React with TypeScript: Basics and Best Practices

  • 2020-03-12 08:12 AM
  • 430

React and TypeScript are two awesome technologies used by a lot of developers these days. An updated handbook/cheat sheet for working with React.js and TypeScript.

There is no single “right” way of writing React code using TypeScript.
As with other technologies, if your code compiles and works, you probably did something right.

So, here I’m going to list some useful code-snippets that follow said “best practices”. There are a lot of them, some that you might’ve used already in the past and some that might be new. Just go through the list and make mental notes. Bookmarking this article for future reference might be a good idea as well.

By building projects using React with TS, you make sure your components are easily comprehensible to other developers (as well as to your future self). That is absolutely crucial for making them ready for sharing. It’s a great way to write maintainable code and optimize your team collaboration.

Read Also: What’s New Features of TypeScript 3.8

Getting started

create-react-app with TypeScript

$ npx create-react-app your-app-name --template typescript

If you’re more of a fan of Yarn, you can use the following command:

$ yarn create react-app your-app-name --template typescript

In either case, notice how we’re not directly using the app, rather, we’re using other tools that will download the latest version of the app whenever it’s required. This helps ensure you’re not using an outdated version.

Read Also: React-Redux with TypeScript

Basics

Some of the very interesting tidbits added by TS to the language are:

Interfaces

One of the many benefits TypeScript brings to the table, is access to constructs such as this, which allows you to define the interface of your components or even any other complex objects you might want to use with them, such as the shape your Props object will have (i.e how many properties and their types).

import React from 'react';

interface IButtonProps {
    /** The text inside the button */
    text: string,
    /** The type of button, pulled from the Enum ButtonTypes */
    type: ButtonTypes,
    /** The function to execute once the button is clicked */
    action: () => void
}

const ExtendedButton : React.FC<IButtonProps> = ({text, type, action}) => {

}

The above code ensures that whoever uses your components needs to add exactly 3 properties:

  • text: which needs to be a String
  • type: which needs to be a ButtonType option (I’ll cover Enums in a second)
  • action: which is a simple function

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Note that we “extended” the FC (Functional Component) type with our own custom interface. That gives our function all the generic functional component definitions such as the ‘children’ prop and a return type that must be assignable to JSX.Element.

If you ignore one of them or send something that’s not compatible, both the TypeScript compiler and your IDE (assuming you’re using a JavaScript specific IDE, such as Code) will notify you and won’t allow you to continue until you fix it.

A better way to define our ExtendedButton element would be to extend a native HTML button element type like so:

import React, {ButtonHTMLAttributes} from 'react';

interface IButtonProps extends ButtonHTMLAttributes<HTMLButtonElement> {
    /** The text inside the button */
    text: string,
    /** The type of button, pulled from the Enum ButtonTypes */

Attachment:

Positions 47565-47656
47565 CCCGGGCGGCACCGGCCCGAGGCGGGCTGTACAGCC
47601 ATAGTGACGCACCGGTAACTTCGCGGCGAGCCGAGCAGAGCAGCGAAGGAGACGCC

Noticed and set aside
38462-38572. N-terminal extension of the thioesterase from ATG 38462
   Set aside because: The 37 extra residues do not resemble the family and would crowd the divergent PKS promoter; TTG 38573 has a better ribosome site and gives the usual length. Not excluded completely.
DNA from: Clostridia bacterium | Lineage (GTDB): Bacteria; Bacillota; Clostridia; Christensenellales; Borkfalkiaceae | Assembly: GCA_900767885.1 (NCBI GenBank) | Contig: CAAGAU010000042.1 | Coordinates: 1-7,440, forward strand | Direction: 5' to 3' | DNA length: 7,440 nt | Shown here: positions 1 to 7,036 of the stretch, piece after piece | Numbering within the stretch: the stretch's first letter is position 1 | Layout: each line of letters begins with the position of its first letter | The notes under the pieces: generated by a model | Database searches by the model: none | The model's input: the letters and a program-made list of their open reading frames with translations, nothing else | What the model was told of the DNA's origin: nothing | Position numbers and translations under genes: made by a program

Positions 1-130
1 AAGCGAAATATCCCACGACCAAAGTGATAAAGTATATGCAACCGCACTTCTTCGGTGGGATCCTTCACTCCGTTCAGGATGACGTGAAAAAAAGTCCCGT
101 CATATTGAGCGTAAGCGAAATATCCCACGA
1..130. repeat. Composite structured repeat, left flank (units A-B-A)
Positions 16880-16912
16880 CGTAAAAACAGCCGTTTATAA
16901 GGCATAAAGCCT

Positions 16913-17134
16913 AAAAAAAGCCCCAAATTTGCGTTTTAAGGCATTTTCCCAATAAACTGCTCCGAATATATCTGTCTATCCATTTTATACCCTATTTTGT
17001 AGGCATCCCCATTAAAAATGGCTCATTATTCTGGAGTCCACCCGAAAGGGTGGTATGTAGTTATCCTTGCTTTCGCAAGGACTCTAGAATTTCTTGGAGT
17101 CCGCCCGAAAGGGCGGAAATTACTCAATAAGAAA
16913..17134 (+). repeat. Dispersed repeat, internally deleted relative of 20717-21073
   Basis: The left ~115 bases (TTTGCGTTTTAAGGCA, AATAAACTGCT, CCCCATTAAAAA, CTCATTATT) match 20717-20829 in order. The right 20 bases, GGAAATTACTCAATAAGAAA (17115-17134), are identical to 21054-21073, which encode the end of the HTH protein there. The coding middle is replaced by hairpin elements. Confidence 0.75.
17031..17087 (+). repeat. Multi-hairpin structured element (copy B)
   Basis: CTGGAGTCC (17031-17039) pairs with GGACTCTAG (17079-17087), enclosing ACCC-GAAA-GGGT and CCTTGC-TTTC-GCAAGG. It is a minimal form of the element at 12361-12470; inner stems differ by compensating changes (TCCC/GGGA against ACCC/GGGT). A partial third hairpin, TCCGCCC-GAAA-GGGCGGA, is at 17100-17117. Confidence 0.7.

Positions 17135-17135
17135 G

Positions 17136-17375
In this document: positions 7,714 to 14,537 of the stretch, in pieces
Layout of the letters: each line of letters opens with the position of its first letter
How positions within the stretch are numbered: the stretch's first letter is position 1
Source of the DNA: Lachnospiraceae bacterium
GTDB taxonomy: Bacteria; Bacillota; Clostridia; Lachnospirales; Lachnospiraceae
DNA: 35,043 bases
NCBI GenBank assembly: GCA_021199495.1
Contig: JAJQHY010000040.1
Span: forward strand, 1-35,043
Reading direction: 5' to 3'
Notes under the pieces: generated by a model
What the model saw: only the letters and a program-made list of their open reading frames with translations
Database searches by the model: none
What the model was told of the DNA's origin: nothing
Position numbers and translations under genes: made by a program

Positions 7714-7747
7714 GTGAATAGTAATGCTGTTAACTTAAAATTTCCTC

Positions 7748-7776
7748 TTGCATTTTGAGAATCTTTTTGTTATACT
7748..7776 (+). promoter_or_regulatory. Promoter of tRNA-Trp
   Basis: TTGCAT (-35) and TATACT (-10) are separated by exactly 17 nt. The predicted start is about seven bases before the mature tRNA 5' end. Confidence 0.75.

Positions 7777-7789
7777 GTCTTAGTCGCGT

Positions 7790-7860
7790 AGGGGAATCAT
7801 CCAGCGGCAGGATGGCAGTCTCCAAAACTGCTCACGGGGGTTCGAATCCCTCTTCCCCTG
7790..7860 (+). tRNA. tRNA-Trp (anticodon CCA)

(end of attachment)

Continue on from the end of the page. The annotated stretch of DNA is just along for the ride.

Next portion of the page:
type: ButtonTypes,
    /** The function to execute once the button is clicked */
    action: () => void
}

const ExtendedButton : React.FC<IButtonProps> = ({text, type, action}) => {

}
const ExtendedButton : React.FC<IButtonProps> = ({text, type, action} : IButtonProps) => {

}

(The props are defined directly and explicitly using :IButtonProps in addition to defining the component with :React.FC<IButtonProps>)

Read Also: JavaScript Basics Before You Learn React

Enums

Just like with Interfaces, Enums allow you to define a set of related constants as part of a single entity.

//...
/** A set of groupped constants */
enum SelectableButtonTypes {
    Important = "important",
    Optional = "optional",
    Irrelevant = "irrelevant"
}

interface IButtonProps {
    text: string,
    /** The type of button, pulled from the Enum SelectableButtonTypes */
    type: SelectableButtonTypes,
    action: (selected: boolean) => void
}

const ExtendedSelectableButton = ({text, type, action}: IButtonProps) => {
    let [selected, setSelected]  = useState(false)

    return (<button className={"extendedSelectableButton " + type + (selected? " selected" : "")} onClick={ _ => {
        setSelected(!selected)
        action(selected)
    }}>{text}</button>)
}

/** Exporting the component AND the Enum */
export { ExtendedSelectableButton, SelectableButtonTypes}

Importing and using Enums:

import React from 'react';
import './App.css';
import {ExtendedSelectableButton, SelectableButtonTypes} from './components/ExtendedSelectableButton/ExtendedSelectableButton'

const App = () => {
  return (
    <div className="App">
      <header className="App-header">
        <ExtendedSelectableButton type={SelectableButtonTypes.Important} text="Select me!!" action={ (selected) => {
          console.log(selected) 
        }} />       
        
      </header>
    </div>
  );
}

export default App;

Please note that unlike Interfaces or Types, Enums will get translated into plain JavaScript. So, for example, this:

enum SelectableButtonTypes {Important = "important",Optional = "optional",Irrelevant = "irrelevant"}

will transform into this:

"use strict";var SelectableButtonTypes;(function (SelectableButtonTypes) {SelectableButtonTypes["Important"] = "important";SelectableButtonTypes["Optional"] = "optional";SelectableButtonTypes["Irrelevant"] = "irrelevant";})(SelectableButtonTypes || (SelectableButtonTypes = {}));

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Interfaces vs Types alias

A common question that newcomers to TypeScript have is whether they should be using Interfaces or Type Aliases for different parts of their code — after all, the official documentation is a bit unclear regarding that topic.

Truth is, although these entities are conceptually different, in practice, they are quite similar:

  1. They can both be extended.
//extending interfaces
interface PartialPointX { x: number; }
interface Point extends PartialPointX { y: number; }

//extending types
type PartialPointX = { x: number; };
type Point = PartialPointX & { y: number; };

// Interface extends type 
type PartialPointX = { x: number; };
interface Point extends PartialPointX { y: number; }

//Type alias extends interfaces
interface PartialPointX { x: number; }
type Point = PartialPointX & { y: number; };

2. They can both be used to define the shape of objects.

//defining the interface for objects
interface Point {
  x: number;
  y: number;
}

//using types as well
type Point2 = {
  x: number;
  y: number;
};

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3. They both can be implemented in the same way.

//implementing the Interface